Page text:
Cleveland, Cuyahoga County and business groups are pooling resources to help Downtown shops vandalized in the wake of demonstrations last month. The money will help businesses make up for losses insurance doesn’t cover.
Applications are due by the end of business on Tuesday, according to the online form. As of Monday morning, 38 businesses had applied, Downtown Cleveland Alliance CEO Joe Marinucci told Cuyahoga County’s Board of Control.
“And that might grow as the week goes on,” Marinucci said. “But again, we do think that given the resources and the amount of damages — by the way, the damages are still being calculated by the applicants — we should have the resources to help them.”
The city is considering around $1 million in help, according to county officials. The county board of control approved $100,000 in aid Monday.
Private funders are contributing, too. The Greater Cleveland Partnership will add between $40,000 and $100,000 to the fund, and DCA has committed $50,000, according to the county. The Cleveland Foundation is also reviewing a request for funding.
Thousands of people marched in downtown Cleveland May 30 to protest the police killing of George Floyd in Minneapolis and other deaths of black people at the hands of law enforcement.
Officers used pepper spray, tear gas and flash grenades at the Justice Center after some demonstrators threw water bottles and produce. Groups of people smashed windows along Euclid Avenue, some taking merchandise from stores.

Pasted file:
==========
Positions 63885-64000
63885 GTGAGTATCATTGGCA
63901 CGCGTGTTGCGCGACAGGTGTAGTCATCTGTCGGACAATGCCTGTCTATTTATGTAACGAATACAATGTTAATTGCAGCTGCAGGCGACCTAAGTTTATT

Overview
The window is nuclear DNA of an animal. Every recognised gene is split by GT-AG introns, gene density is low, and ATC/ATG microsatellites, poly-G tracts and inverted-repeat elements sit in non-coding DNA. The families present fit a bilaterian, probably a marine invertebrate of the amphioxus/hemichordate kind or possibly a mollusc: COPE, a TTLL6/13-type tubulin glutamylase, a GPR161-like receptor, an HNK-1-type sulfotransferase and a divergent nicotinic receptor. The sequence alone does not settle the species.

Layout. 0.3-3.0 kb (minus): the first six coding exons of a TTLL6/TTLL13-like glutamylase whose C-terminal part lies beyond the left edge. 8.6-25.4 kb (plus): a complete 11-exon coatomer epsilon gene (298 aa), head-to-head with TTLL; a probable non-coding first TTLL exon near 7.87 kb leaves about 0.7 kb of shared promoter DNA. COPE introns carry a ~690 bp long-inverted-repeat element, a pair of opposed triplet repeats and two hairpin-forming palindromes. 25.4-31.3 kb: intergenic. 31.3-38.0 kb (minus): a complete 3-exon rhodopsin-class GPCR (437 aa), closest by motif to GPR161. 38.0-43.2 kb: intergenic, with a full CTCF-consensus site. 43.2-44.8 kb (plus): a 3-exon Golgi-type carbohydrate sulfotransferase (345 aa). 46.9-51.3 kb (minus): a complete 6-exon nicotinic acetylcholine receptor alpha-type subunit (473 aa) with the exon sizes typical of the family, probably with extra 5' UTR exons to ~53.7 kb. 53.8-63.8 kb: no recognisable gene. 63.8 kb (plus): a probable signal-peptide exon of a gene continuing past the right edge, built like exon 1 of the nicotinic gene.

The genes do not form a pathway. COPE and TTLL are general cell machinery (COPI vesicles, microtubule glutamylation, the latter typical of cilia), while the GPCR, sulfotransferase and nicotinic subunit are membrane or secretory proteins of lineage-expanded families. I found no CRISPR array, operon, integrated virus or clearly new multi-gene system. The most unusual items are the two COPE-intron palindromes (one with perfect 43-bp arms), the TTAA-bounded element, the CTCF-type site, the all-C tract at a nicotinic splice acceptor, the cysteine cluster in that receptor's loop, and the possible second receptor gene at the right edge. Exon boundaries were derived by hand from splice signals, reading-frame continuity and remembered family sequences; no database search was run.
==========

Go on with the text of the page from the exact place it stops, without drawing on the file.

Initial estimates put the total damage between $1.5 million and $3.5 million, with around 75 businesses or properties affected, county officials told the board of control in a series of written answers to questions about Monday’s agenda items.
At Monday’s meeting, board members sought to clarify that the business assistance was meant for smaller local companies, not large chains with a Downtown presence.
“We are not going to be assisting banks, or insurance companies, or Starbucks, or the Indians or the casino?” Republican Councilwoman Nan Baker asked. “We are specifically going to address small business owners and minority- and female-owned businesses?”
County development staff will sit on the committee reviewing applications. Businesses must provide copies of their insurance claims in order to receive county funds.
The county’s contribution was originally set at $400,000, but the board of control dropped it to $100,000. County council or the board of control could consider adding more money once the program gets started, council legislative budget advisor Trevor McAleer said.